March 25, 2009
Growing up, I called my grandmother Grandma.
We were Jewish, but also American. There was never any question but that my grandma would be Grandma. Even if she was born in the Old Country and, like all my friends and all their grandparents, spoke with a Yiddish accent. I used to think, in fact, that in order to be a grandparent you had to have been born in the Old Country and speak with a Yiddish accent.
When I became a mother, making my mother a grandmother, I wondered how she could even be a true grandmother, a real grandma, if she was born American and spoke English the way you are supposed to. Nevertheless, in due order she became Grandma to my daughter. And my grandmother moved up a notch. My daughter called her Bubbe.
Jewish as we may have been, that was the first time it entered my head that Grandma could be anything other than Grandma. Of course, my mother could just as easily have been Bubbe to my daughter, but somehow that never seemed an option.
This all seemed very simple compared to the thinking that went into the mental deliberations, considerations, contemplations, ponderings, trying on of this title and that, which arose when my daughter was pregnant. What did I want my grandchild to call me?
The baby’s paternal grandmother quickly claimed Nana. That was fine with me. I had no desire to be a nana. The paternal grandfather quickly became Grandpa, and my husband took Poppy. Leaving me in the undecided column.
Honestly, I wanted it to be something Jewish, warm, with ties to my past and my people. But Bubbe was still too far an old-fashioned stretch. I am way too much a modern American woman who spends time trying to stay young to want to be tagged with “Bubbe.”
An Israeli guy I know from the gym suggested Savtah, which, as I heard him tell it, is Hebrew for grandmother. I loved the thought of it. It worked on the Jewish side. But somehow having a little one tag after me calling me Savtah was not my idea of being a modern American woman.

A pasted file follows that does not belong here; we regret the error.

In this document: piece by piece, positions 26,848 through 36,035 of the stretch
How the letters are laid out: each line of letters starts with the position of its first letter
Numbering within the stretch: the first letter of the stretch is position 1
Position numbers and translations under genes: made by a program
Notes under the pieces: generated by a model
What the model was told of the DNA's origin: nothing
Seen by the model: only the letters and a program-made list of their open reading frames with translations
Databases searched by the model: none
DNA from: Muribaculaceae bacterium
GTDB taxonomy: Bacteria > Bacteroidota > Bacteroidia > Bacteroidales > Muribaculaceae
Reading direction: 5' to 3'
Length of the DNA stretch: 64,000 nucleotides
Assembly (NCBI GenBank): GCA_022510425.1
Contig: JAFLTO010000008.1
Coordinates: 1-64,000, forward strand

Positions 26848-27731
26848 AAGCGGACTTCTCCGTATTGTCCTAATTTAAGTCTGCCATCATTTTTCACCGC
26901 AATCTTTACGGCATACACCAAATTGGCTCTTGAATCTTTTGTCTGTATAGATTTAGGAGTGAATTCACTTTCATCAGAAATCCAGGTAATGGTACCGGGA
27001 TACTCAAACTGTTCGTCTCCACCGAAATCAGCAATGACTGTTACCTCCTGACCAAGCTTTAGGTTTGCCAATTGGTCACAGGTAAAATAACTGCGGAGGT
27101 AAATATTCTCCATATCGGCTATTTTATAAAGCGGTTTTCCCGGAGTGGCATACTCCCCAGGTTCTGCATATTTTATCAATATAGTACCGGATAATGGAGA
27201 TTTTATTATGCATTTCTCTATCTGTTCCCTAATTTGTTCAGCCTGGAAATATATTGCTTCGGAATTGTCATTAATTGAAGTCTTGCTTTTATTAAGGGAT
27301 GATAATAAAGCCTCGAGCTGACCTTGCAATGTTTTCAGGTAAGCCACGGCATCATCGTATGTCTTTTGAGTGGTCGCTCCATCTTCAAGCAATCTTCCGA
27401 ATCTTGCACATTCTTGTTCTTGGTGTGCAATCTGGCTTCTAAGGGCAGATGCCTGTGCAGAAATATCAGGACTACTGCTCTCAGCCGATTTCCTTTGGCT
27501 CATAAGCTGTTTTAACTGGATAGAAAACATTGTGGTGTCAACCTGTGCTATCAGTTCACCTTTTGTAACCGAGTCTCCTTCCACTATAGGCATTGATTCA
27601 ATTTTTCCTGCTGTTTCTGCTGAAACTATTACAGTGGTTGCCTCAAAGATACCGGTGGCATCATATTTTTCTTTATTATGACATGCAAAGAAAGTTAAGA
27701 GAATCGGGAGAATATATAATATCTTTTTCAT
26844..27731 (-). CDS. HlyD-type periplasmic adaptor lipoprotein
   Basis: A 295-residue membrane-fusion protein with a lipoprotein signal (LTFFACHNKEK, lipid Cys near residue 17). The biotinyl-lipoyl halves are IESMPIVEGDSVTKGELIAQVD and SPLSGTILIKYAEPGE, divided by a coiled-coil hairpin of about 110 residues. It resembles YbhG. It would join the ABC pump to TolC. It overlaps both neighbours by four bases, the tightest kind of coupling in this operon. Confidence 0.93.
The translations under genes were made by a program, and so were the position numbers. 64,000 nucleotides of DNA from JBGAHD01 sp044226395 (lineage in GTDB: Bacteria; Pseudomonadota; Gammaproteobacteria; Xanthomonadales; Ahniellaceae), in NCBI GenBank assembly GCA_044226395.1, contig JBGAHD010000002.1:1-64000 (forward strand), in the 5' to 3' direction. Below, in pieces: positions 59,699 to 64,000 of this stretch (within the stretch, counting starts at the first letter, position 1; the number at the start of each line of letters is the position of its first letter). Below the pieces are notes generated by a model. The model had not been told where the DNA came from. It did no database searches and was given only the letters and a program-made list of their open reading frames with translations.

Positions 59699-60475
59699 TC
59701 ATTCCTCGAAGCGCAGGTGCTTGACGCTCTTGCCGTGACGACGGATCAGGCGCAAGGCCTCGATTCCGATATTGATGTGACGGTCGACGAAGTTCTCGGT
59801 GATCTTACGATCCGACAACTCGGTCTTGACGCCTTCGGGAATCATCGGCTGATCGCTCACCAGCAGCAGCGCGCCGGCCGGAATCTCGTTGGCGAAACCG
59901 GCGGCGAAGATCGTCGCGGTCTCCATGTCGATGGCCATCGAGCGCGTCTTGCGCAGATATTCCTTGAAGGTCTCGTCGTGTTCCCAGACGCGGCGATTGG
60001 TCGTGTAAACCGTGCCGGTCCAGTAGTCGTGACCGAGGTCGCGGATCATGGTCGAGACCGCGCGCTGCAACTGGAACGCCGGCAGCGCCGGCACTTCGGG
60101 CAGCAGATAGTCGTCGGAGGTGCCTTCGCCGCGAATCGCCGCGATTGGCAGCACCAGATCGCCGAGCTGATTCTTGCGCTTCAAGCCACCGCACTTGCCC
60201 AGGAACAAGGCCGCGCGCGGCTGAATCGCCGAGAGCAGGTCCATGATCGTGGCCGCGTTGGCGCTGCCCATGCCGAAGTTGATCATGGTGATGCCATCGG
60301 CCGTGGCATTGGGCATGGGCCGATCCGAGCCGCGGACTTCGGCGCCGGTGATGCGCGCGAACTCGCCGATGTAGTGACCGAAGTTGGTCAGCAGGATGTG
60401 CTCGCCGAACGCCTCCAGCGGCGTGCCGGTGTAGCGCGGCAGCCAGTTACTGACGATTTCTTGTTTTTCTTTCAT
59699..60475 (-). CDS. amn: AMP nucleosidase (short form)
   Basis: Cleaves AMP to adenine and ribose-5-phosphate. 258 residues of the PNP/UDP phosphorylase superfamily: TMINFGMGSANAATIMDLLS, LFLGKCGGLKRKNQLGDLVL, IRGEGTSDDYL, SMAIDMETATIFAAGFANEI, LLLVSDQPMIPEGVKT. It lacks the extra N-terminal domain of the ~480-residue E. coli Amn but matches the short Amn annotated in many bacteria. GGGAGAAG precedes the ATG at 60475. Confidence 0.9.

Yet there was a trace of an idea there.
Recently, I came across Web sites offering gobs of newfangled names to keep a modern grandparent feeling modern, American and not the same-old-same-old, but something more interesting. I can see I am not the only one facing this question. In fact, if you Google “names for grandma” you’ll see this is far from a Jewish question.
Mothers on the DrSpock.com message board, responding to requests for other names for grandmothers, suggested some you might never have heard of, like “Memaw” or “Maw Maw.”
The site Name Nerds asks people to submit their most clever suggestions, and trumpets the fact that the most common names for grandparents, at least in the United States, are Bubbe, Nana, Grandma, Granny, Gran, Gram, Grammy, Papa, Grandpa, Granda, Granddad and Gramps. (Note that Bubbe is first!)
The whole point, as one blogger put it, is to get away from plain old Grandma.
Others in my extended family have their grandchildren call them “GiGi” or GayGay.” I found that a stretch.
Eventually, I settled on good old “Grandma.”
For me that seemed to fit, if only in the default mode, since I had always used it for my grandmother for all those years.
And then my grandson, once he learned to sort of talk, solved the problem all by himself.
We tell him I am “Grandma.” Only 2, he can say the “ma” part, but not the “grand.” So it comes out “E-ma.”
“E-ma.” Hebrew for mother.
“Hello, E-ma,” he says. “I love you, E-ma.”
I like it. A lot. Even after he learns to say “Grandma,” I may even keep it. Jewish. Loving. Something he came up with not knowing how far back in time, out of so many loving mouths, mothers have been called to their child’s side by that name.
And so a child has led me back to my beginnings. As children so often do.